lie saw the foreman at the same time
ock iioover saw him, and the next minute
they were galloping toward each other.
“Thunder!” exclaimed Dennison, as he
rained in his broncho, his face wearing a
smile of satisfaction. ‘Jr-st ther man I
wanted ter see. I was lookln' fur yer,
Tack." - ‘ ,
“An' I was lookln' fur you. Den,” replied
the foreman, nodding and smiling. “What's
“Oh. nutbin' much.
talkin‘v ter somebody.”
“Well, that's about thcr same way I felt.
I see you've got over ther Jamboree we hm!
“Yes, I'm i'eeiln' putty good now.”
it happened that Dennison had been one
of those who went down to defeat before
our hero in the broncho busting game. no
had made about the same kind of showing
that Tack did. andthat had been the means
of drawing them together after it was over.
Dennison was a rather young man. lie
could not have been much past twenty-one.
lie was rather good-looking. too. antLhnt
for a peculiar gleam in his shifting gray
eyes he mig have been regarded as xi
“catch” by the ranch girls.
But there was something about that pe-
culiar gleam in his eye that was apt to give
one the “shivers.” as a ranch girl had put
it. in speaking of the cowboy to one of her
friends. and that was why Dennison had
not made much headway with the fair sex
of the cattle ranches.
“Let's ride over to ther woods an’ have a
smoke. an‘ a talk at ther same time." he
I jest sorter felt like
was the reply. so they
promptly turned and headed for the tim-
ber'strlp along the creek.
Reaching it. they dismounted. and then.
producing a fresh package of tobacco. Den-
nison invited Tack Hoover to all his pipe.-
“I took notice.that you smoked a pipe
last night," he said. “Here's some very
good tobacco. I'll roll a cigarette. I rec-
“Yes. I do like a pipe." was the reply. “I
ain't never got ther habit of smokln' them
cigarettes, though a good many of (her
boys does. It may be all right. but it would
be hard fur me ter git used to it."
“That's right. That galoot of a lender-
foot, who is stoppin‘ at our place. smokes
some of ther fancy kind that are ready-
made. You know him-ther one you had
ther fun with ylsierday at ther I-‘ork'."'
“Yes. I know him. I had some fun with
him agln to-day. He's a regular fool. be
“Yes, an‘ he's tryin' ter be swret on ther
gal over to ther house, too.”
“ ha may be. but it won't do him any
good:-I kin see that plain enough. There-‘E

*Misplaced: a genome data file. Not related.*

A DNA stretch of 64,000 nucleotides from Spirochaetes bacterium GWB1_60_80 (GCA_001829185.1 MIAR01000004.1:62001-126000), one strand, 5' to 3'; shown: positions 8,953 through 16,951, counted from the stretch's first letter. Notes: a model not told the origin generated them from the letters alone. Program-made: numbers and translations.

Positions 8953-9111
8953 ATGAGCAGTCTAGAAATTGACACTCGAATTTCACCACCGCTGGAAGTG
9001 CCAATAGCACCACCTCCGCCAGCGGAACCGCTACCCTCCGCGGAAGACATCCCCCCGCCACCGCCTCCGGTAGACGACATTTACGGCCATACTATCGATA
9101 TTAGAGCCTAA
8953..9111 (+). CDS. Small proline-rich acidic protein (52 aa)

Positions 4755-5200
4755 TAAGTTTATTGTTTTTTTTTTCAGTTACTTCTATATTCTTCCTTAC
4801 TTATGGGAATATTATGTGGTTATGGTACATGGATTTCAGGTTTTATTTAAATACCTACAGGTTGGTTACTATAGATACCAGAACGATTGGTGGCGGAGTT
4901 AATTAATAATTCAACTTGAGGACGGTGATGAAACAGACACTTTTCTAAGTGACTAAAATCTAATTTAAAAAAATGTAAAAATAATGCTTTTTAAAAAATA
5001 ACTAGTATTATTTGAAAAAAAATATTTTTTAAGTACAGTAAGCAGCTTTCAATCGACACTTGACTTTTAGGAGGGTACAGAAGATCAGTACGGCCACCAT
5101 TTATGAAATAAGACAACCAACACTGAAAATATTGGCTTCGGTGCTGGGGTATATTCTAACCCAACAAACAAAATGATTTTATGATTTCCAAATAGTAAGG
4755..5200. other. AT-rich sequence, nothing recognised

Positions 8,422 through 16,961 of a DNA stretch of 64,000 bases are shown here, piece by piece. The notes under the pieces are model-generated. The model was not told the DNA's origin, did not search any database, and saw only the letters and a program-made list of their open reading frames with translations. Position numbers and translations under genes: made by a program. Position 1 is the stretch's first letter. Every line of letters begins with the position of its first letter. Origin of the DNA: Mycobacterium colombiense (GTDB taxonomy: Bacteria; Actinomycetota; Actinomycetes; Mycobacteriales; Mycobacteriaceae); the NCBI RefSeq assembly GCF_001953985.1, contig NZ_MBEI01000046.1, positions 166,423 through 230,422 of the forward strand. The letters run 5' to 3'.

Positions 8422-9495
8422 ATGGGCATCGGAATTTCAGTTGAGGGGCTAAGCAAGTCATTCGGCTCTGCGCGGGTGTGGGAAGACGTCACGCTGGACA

someone else she likes a blamed sight bet-
ter than she does him."
“is that so!"
Dennison lowered his head and showed
signs of great interest.
“Yes, that's so.
ranch seems ter have struck a warm place
in her heart. I wish you could have seen
’em this mornln’! " ‘
“What! Not ther kid who bca
and won ther saddle yesterday!"
‘ “Ther same one.”
The cowboy‘s brow darkened.
“That kid had better keep away from
ther gal," he said. shaking his head. I
want ter win her m s .
“I kinder thought that. by (her way
you've been talkln'. Den. 'el . I'll tell
yer this much-that kid is no good. I don't
‘like ‘him one bit! I'm down on him. ‘cause
he’s been interferln' with me too rnuc
He comes up from Texas, an’ thinks he
knows more than them what's old enough
ter be his father. lle's altogether loo fresh.
an‘ if he don't look out he'll git some of it
took out of him.”
' “He sartinly will, if he don't keep away
from ther gal,” answered Dennison. “But
I don't hardly think that shevwants ler
have anything ter do with him. She'll be
lookin‘ fur someone who is a little older
ihan he is. Still, she don't seem ter want
ther tenderfoot. an‘ he's got plenty of mon-
ey. so I‘ve heard. She did used ter sorter
look pleasant ter me. but now she turns
up her nose when I say good-mornin' to
“Oh. she is in love with ther boy. Yer
kin bet all you're worth on that.”
“if I find out that's ther case I'll fix him.
sure's my name is Dennison! I'm a had
one when I git started. Tack! " Ile tapped
the butt of his big revolver significantly.
“An' e keeps on interferln' with me
I'll hit him!” rctnrted the foreman, nod-
ding and frowning.
The two men looked at each ‘other for n
Though he did not know it. the Ila)’
Bronclm Duster was treading on dangerous
AF‘i‘l‘.lt A rnrv rr.r:.is.xxr vvstr .11.“ is "nrr.h
. Tlmugli It was not :1 lnnl: one. by my
Iucuns. Jim lluller ncvcr enjoyed a horse-
Ther kid over to our’
back ride so much as he did the one to the
May Evans was certainly a great con-
versationalist. an her breezy way made